This may have happened to you: you bite an apple, a kiwi or a fruit and your mouth suddenly itches, but you are sure that you are not allergic to the fruit you just ate. Why does this happen?
Experts call this phenomenon Oral Allergy Syndrome (OAS) as well as Pollen Fruit Syndrome (PFT). Pain is very common and is the result of a cross-reaction. Simply put, your body recognizes the proteins in the fresh fruit you just ate as similar to the proteins in the pollen you are actually allergic to.
What is Oral Allergy Syndrome?
According to the American Academy of Allergy, Asthma, and Immunology, OAS is “a type of contact allergic reaction that occurs when the mouth and throat come in contact with raw fruits and vegetables.” The most common symptoms are usually “itching or swelling of the mouth, face, lips, tongue, and throat” after swallowing.
“It is usually a reaction to fresh fruits, nuts or vegetables in patients with hay fever who are allergic to tree, grass or wheat pollen,” the doctor explained. Svetlana Kriegel is a certified allergist at the University of Toledo College of Medicine and Life Sciences and the University of Toledo Medical Center. “About 15% of patients react to fresh vegetables because the immune system considers fruit protein to be a pollen protein.” Your body thinks you have swallowed the type of pollen you are allergic to.
There are more than 180 foods that cause “real” food allergies, some of which are fruits and nuts, the doctor explained. Kathy Marx-Kogan, chief allergist Ready, set, meal! “But when it comes to food, the reaction often stems from a cross-reaction and this syndrome.”
The most common pollen allergies associated with OAS are birch trees, grasses and wheat varieties, the expert said.
What are cross-reactors?
In general, there are four categories of environmental allergens that intersect with the types of fruits, vegetables, and nuts that cause allergic-like reactions.
This chart from the American Academy of Allergy, Asthma, and Immunology is very useful in identifying foods that cause reactions.
Just as some fruits are present at certain times of the year, certain types of pollen are more common in certain months. In other words, the reaction that many people associate with summer fruits does not belong to that period, but simply indicates sensitivity to a type of pollen. Some people struggle with allergy-like symptoms during the winter, spring, and fall, as well as in the summer months after eating invisible foods.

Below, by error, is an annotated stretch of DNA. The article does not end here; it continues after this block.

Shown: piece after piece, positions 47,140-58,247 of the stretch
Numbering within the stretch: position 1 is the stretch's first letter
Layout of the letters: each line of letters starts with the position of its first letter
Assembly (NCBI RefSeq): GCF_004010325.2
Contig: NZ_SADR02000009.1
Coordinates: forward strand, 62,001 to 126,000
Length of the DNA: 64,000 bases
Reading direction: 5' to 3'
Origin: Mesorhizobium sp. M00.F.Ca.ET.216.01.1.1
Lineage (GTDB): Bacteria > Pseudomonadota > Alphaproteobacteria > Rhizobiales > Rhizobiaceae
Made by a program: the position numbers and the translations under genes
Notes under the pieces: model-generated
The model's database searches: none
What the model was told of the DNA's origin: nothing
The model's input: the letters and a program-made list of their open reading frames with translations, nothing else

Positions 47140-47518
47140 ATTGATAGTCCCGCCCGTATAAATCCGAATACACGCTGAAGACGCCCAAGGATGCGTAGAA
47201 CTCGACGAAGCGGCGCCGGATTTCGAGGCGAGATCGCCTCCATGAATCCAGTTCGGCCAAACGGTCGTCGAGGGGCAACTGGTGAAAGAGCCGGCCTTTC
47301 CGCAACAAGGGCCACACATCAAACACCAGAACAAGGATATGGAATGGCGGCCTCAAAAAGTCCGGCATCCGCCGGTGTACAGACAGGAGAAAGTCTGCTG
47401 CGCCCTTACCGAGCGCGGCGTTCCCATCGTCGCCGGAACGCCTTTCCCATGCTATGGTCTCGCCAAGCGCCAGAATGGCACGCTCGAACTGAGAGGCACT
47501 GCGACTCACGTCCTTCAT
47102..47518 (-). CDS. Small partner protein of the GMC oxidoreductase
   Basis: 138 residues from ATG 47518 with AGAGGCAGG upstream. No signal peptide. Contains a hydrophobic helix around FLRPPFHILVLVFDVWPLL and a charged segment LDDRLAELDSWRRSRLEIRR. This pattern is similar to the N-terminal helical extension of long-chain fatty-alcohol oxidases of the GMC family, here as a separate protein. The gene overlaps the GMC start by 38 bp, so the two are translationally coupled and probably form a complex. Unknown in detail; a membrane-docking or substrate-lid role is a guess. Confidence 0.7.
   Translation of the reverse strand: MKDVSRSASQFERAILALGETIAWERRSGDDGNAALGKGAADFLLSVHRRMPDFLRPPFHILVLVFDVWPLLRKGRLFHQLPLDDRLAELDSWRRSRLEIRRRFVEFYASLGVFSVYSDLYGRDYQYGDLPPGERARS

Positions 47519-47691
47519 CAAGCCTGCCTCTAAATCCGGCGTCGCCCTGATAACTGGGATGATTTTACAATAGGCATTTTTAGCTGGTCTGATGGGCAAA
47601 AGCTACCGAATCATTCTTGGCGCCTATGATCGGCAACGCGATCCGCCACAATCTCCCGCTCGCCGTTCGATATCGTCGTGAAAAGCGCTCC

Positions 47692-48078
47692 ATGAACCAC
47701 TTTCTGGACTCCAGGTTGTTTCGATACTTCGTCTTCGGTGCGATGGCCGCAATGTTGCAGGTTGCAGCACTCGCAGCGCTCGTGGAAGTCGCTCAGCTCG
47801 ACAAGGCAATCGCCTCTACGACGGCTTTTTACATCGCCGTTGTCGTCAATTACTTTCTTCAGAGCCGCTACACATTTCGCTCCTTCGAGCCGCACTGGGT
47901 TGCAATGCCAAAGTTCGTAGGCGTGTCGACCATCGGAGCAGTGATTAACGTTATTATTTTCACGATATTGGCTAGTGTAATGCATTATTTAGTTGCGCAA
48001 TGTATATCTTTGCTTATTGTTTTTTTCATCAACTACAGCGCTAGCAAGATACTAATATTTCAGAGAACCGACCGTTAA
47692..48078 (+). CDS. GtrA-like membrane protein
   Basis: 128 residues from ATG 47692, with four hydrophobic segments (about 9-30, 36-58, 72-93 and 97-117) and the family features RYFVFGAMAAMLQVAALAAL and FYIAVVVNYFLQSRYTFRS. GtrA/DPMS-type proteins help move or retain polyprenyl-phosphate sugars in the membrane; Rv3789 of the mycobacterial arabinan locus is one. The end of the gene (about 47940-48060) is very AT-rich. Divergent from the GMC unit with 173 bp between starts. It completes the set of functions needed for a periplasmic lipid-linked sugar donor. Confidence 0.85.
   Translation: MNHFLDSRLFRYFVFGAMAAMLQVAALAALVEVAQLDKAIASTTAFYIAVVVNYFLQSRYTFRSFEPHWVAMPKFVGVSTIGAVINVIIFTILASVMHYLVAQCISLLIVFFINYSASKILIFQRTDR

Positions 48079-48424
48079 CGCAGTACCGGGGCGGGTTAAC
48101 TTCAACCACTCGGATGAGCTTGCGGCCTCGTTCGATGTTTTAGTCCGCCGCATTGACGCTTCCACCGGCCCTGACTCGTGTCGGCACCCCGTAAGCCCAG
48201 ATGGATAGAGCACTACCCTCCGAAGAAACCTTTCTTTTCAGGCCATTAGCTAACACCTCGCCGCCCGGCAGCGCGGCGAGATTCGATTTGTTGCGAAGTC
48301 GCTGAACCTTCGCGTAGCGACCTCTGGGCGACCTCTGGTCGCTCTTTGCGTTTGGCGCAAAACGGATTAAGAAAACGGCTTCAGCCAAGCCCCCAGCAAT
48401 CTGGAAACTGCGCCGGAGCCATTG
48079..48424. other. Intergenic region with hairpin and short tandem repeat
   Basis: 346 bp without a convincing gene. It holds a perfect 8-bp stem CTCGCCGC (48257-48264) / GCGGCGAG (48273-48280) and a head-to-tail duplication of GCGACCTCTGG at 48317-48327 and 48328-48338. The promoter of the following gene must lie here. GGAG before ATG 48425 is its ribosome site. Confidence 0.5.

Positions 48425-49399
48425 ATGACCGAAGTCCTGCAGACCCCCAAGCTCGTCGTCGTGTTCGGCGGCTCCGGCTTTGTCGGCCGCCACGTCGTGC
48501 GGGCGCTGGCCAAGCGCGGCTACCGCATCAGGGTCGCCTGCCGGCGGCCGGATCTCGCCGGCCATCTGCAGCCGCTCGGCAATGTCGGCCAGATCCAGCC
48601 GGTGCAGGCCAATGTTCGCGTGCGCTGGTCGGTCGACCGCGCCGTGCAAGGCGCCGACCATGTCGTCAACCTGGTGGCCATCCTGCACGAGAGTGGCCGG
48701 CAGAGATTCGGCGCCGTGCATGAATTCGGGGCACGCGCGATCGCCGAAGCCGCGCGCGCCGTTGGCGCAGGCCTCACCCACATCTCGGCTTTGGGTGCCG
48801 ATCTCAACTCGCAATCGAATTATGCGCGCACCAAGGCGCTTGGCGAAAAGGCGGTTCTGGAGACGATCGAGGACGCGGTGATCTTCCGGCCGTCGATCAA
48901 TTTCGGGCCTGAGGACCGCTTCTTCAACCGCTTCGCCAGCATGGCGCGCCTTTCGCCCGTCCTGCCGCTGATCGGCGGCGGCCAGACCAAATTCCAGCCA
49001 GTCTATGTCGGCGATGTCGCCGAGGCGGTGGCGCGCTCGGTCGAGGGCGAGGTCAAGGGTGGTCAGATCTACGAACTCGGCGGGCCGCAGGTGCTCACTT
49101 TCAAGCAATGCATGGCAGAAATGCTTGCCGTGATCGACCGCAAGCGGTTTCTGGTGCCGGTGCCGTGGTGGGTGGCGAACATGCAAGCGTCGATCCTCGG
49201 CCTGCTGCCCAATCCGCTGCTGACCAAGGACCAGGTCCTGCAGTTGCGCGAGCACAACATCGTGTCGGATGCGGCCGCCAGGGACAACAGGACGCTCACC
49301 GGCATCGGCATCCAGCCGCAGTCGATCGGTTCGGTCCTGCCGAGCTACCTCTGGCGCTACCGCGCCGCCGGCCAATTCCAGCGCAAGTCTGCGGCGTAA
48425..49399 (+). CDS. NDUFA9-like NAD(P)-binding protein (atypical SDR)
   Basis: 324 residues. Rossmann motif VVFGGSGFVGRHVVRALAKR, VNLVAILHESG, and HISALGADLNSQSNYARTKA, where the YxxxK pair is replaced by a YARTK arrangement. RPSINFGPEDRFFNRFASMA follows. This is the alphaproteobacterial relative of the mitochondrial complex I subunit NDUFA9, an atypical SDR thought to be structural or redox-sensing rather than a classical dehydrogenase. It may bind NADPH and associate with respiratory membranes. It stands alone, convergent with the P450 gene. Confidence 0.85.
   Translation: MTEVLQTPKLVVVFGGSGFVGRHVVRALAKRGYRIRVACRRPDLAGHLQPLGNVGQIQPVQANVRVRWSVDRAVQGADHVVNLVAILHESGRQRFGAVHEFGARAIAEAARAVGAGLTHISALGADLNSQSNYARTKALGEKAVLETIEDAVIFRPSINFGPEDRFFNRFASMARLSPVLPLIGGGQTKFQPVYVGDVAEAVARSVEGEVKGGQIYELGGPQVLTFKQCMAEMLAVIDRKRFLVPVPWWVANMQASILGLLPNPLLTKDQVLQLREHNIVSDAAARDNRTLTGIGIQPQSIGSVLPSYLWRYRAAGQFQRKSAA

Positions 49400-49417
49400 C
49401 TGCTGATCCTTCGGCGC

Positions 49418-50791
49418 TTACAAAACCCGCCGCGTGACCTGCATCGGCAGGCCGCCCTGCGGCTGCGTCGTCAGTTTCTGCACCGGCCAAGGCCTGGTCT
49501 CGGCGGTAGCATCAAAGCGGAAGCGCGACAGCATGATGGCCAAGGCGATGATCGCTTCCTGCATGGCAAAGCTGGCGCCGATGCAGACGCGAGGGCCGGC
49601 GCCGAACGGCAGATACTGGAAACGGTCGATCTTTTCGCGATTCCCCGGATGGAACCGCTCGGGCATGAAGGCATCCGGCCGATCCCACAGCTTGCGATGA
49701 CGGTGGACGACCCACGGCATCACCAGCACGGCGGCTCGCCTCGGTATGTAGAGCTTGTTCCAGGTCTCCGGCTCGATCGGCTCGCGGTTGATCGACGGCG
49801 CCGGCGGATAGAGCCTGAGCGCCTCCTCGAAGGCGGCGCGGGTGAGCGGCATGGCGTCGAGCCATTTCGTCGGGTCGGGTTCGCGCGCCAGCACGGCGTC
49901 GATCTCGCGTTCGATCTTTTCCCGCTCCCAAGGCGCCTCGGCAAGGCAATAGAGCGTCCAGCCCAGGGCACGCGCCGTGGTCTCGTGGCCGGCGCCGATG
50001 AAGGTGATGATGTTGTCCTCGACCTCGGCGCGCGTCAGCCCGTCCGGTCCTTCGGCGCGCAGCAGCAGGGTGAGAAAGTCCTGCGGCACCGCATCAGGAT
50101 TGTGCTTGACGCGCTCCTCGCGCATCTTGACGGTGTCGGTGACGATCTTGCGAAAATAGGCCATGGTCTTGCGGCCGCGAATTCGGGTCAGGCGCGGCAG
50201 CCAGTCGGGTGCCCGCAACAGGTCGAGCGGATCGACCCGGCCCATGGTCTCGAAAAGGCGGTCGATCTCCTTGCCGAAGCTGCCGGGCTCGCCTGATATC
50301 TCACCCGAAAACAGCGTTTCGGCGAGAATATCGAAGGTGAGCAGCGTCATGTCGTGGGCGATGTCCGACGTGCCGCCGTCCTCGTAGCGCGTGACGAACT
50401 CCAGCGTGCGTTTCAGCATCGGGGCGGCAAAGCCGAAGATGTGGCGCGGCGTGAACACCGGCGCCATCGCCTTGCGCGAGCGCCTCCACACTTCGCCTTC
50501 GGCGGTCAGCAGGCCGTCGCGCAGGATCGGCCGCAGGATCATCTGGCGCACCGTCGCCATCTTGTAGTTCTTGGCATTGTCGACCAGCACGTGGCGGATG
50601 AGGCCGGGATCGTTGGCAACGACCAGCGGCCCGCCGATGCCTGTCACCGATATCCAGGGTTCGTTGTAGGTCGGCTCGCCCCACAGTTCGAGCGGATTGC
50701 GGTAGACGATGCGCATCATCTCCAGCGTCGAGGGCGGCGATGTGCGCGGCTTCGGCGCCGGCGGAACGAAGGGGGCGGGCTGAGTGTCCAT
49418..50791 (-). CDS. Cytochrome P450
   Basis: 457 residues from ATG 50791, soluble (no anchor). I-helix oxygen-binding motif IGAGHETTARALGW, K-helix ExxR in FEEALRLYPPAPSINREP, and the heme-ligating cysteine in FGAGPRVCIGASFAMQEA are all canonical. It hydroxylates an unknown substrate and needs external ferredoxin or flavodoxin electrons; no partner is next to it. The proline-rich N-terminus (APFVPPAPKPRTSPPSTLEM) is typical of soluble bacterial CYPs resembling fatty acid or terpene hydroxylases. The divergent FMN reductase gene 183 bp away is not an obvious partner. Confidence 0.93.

What are the symptoms of oral allergy syndrome?
There are a few important things to keep in mind when analyzing OAS symptoms.
First, the symptoms are usually oral. “When we digest fruits, vegetables, and nuts, the protein breaks down in our system, and it doesn’t become like the first reaction,” explained Marx-Kogan. As a result, the most common symptoms are itching, itching, and itching of the mouth, lips, and throat. However, sometimes runny nose and sneezing may occur.
If you have an anaphylactic reaction to any of these foods, you may be allergic to fruits, vegetables, or nuts, which simply does not indicate sensitivity to pollen in their cross-reaction.
Is there any way to prevent the reaction?
The easiest way to avoid reacting to any of these fruits, vegetables and nuts is, of course, not to eat them at all. Bake them or microwave them for a few seconds to help prevent symptoms.
Interestingly, when people eat food in its raw state, such as canned or cooked food, reactions usually do not occur. This is because cooking fruits, vegetables and nuts actually changes their protein content, and the immune system stops binding this protein to various other allergens. So, for example, if you are sensitive to raw peaches, when you eat baked peach pie, you may not have the same symptoms.
“All of these allergens are affected by heat,” Kriegel explained. “You can’t eat fresh apples, but you can eat apple jam, for example. You can’t eat apricots, but you can canned apricots. This is because when it is cooked, its configuration changes. ”
Eaters should also keep in mind that the main allergens, according to Kriegel, are located in the skin and heart (near the seeds) of fruits, vegetables or nuts. Eating a portion of a piece of fruit does not alleviate the discomfort.
The most widely discussed treatment is allergy immunotherapy, which consists mainly of regular injections of allergens. Once you have identified the vegetables or fruits, you can perform a skin test to test your sensitivity to pollen. We then hope that the bullets will reduce your body’s sensitivity to allergens in the environment and teach your immune system not to react to them.
“Once you stop reacting to pollen, your sensitivity to vegetables also decreases,” Kriegel said. “We use pollen extract to resist the effects of protein without causing a reaction in the body. Then the body asks, “Why does my body react when I eat a lot of pollen, cucumbers or apples?”
Instead of undergoing therapy, eating more fruits, nuts, and vegetables that trigger the reaction and “growing up” the syndrome has not been proven successful.
“There is anecdotal evidence,” Marx-Kogan admitted. “However, as an adult, it is difficult to know how much extract your body needs to get used to it. Young children develop an immune system, so we recommend exposure to possible allergens, but it will be more difficult to detect when they grow up.
What should we do after the reaction?
Experts note that since these are not “real food allergies,” the symptoms usually subside within minutes. Taking antihistamines (such as benadril) can help relieve itching or burning relatively quickly.
In general, doctors recommend informing. Once you know which fruits, vegetables, and nuts are reacting, take a skin test to find out which pollen you are actually allergic to.